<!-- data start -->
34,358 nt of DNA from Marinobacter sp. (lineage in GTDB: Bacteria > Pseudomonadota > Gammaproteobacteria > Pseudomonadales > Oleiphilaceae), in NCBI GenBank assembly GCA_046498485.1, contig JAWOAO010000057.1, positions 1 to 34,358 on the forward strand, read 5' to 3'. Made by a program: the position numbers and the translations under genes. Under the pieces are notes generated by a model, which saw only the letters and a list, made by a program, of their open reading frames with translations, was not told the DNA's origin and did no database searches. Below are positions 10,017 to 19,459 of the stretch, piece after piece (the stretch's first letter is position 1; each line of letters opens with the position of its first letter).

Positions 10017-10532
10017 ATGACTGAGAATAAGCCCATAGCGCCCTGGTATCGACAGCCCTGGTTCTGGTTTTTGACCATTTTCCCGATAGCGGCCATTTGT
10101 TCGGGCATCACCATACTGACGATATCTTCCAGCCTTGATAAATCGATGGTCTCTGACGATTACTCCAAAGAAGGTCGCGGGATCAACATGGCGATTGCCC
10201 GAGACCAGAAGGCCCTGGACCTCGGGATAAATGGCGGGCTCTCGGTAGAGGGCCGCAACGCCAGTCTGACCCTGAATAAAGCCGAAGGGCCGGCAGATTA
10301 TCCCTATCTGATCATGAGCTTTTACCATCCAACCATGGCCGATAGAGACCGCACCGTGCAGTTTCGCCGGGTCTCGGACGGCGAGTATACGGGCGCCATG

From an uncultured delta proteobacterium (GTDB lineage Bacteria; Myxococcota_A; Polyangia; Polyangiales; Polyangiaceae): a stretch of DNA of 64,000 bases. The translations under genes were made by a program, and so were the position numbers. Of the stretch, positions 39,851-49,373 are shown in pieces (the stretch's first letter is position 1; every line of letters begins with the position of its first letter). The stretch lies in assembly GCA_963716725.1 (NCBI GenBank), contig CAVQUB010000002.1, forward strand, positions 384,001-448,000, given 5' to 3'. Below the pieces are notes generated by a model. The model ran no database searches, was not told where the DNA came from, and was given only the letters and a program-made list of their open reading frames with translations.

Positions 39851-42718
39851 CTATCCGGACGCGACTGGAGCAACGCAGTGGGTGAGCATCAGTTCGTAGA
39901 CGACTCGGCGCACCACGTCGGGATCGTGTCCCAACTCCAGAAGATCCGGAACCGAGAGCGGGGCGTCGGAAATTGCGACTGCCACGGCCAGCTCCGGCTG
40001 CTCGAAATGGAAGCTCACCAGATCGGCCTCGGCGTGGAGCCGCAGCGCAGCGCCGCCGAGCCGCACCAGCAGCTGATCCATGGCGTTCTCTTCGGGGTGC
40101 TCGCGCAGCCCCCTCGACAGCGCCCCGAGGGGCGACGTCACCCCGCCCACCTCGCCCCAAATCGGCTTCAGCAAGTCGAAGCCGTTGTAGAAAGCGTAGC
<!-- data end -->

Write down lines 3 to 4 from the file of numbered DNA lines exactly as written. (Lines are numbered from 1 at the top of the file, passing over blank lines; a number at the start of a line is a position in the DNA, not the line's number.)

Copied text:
10017 ATGACTGAGAATAAGCCCATAGCGCCCTGGTATCGACAGCCCTGGTTCTGGTTTTTGACCATTTTCCCGATAGCGGCCATTTGT
10101 TCGGGCATCACCATACTGACGATATCTTCCAGCCTTGATAAATCGATGGTCTCTGACGATTACTCCAAAGAAGGTCGCGGGATCAACATGGCGATTGCCC